Like or Dislike: Thumb up 0 Thumb down 0

  3. sam says:

    Doesn’t this run afoul of Raich?

    Like or Dislike: Thumb up 0 Thumb down 0

  4. floyd says:

    What are the federal implications, will it be treated like emmigration and just ignored?

    V.V.; 
     You can always just do what most heterosexual couples do and claim to be “engaged”…for years… with 3 kids.
     Like them, just be ”Fiancée and Fiance’ ” or ”Fiancée and Fiancée ”or  ”Fiance’ and Fiance’ “…. Whatever…. In your case I guess it’s your choice, huh ?
    Point is, they don’t understand the concept either.

    Like or Dislike: Thumb up 0 Thumb down 0

  5. Herb says:

    “So if I move to California in December I can probably smoke a joint while walking down the street and passing a state trooper but I can’t get married.”
     
    I don’t think you’ll ever be able to smoke a joint while walking down the street.  However, you may be able to buy, possess, grow and smoke it at home without fear of being criminally charged and incarcerated.  That’s progress.
    “Nothing mobilizes hippies like dope smokin’.”
    Those danged hepcat jazz-listening hippies….  Someone’s stuck in the 60s.  Ya know, Steve, it’s not hippies that want to “legalize it” these days.  It’s libertarians.

    Like or Dislike: Thumb up 0 Thumb down 0

  6. UberMitch says:

    It is, roughly, the equivalent of the gambling industry opposing the opening of horse tracks and off-track betting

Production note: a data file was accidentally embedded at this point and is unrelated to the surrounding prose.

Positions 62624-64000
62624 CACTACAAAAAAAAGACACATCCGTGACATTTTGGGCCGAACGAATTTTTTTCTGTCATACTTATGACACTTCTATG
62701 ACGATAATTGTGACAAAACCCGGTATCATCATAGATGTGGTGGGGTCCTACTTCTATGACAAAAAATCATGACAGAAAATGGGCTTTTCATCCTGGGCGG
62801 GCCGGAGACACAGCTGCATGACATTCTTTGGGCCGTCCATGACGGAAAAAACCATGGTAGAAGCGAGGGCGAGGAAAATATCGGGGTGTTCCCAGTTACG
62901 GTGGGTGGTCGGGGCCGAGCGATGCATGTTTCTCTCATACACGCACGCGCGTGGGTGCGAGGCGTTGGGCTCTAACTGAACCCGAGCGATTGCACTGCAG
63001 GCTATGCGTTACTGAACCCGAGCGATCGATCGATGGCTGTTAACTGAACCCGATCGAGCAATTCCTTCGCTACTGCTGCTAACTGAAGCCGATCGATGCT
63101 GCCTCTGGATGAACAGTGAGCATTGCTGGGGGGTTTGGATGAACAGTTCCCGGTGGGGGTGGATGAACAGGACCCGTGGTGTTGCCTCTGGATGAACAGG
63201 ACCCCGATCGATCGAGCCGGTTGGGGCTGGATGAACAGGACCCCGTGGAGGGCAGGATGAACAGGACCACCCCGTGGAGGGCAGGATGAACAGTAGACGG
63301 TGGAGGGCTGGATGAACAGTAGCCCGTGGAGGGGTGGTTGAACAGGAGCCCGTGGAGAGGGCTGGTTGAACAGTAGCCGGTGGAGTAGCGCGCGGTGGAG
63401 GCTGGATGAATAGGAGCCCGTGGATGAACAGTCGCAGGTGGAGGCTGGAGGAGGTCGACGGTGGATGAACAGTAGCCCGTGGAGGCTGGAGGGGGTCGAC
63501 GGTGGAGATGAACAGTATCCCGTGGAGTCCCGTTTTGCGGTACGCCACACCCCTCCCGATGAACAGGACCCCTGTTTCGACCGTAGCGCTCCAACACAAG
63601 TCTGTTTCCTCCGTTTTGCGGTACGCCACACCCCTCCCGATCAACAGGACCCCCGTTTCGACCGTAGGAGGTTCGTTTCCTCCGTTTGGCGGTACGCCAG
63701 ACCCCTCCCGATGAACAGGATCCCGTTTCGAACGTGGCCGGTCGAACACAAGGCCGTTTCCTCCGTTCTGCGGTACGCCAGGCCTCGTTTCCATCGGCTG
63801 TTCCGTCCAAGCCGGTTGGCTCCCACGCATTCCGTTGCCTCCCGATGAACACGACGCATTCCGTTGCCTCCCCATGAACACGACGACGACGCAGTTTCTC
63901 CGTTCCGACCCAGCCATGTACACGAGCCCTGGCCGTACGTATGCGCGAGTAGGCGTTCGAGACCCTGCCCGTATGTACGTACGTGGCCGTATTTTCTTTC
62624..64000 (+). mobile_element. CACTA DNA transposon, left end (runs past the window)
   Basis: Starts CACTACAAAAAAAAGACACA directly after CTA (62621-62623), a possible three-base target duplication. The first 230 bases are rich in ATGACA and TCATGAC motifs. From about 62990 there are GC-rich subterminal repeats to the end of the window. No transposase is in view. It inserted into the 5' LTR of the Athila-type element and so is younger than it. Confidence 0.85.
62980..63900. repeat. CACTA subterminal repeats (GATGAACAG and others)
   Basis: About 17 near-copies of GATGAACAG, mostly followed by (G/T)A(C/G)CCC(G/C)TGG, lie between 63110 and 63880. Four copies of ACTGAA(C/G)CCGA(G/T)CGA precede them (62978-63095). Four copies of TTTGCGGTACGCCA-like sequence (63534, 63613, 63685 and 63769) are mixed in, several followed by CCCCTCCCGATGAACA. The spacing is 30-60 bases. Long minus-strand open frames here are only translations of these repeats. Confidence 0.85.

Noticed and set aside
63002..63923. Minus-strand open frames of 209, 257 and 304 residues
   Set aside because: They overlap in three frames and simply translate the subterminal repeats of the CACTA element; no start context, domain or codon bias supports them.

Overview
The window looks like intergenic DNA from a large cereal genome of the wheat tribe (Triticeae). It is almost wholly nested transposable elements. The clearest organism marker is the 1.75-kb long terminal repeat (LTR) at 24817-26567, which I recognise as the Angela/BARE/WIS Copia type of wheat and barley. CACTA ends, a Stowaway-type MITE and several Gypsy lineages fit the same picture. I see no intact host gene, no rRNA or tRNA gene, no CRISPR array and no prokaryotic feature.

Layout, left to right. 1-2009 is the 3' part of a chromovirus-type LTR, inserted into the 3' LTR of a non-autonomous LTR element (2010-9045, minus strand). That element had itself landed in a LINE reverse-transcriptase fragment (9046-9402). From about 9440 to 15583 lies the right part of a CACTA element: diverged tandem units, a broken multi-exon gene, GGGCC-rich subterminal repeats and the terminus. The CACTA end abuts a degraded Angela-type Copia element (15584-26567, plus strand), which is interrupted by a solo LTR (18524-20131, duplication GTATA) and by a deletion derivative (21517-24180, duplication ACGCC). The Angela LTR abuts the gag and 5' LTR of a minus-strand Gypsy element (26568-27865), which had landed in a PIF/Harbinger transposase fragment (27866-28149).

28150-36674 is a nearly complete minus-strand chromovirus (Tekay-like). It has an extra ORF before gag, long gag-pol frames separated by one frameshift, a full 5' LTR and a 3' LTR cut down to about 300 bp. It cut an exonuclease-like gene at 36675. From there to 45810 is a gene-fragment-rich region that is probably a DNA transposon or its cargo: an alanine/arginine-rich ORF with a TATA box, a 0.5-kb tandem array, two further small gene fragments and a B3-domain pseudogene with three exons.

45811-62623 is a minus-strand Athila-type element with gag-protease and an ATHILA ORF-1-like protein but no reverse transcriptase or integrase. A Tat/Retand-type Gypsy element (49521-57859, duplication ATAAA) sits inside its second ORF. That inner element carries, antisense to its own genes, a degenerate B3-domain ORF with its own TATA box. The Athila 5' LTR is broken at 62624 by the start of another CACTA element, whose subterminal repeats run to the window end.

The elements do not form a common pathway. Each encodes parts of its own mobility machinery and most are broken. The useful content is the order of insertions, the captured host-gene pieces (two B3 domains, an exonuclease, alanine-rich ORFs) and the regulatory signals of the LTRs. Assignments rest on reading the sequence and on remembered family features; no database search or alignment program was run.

Wasn’t that precisely one of the things that Jack Abramoff facilitated, taking gambling industry money to get Ralph Reed to have his Christian group buddies oppose the opening of new competitor casinos?

    Like or Dislike: Thumb up 0 Thumb down 0

  7. James says:

    Hey Arnold how about a grow room over at the Library :)
    Green Party: where will the Oil and Coal minerals be exported to when we are Green Energy Compliant, you and I know they will be exported and taxed, They will not be left idle.
     

    Like or Dislike: Thumb up 0 Thumb down 0

  8. Zelsdorf Ragshaft III says:

    George Soros is behind this.  Wonder why he wants to weaken the nation?  Libertarians are opposed to all drug laws.  Those same people would impose very harsh punishment if you violate their liberty, say by stealing to support a habit.  Don’t think smoke is habit forming.  Get a job in the recovery field.

    Like or Dislike: Thumb up 0 Thumb down 0

  9. Herb says:

    “Those same people would impose very harsh punishment if you violate their liberty, say by stealing to support a habit.  Don’t think smoke is habit forming.  Get a job in the recovery field.”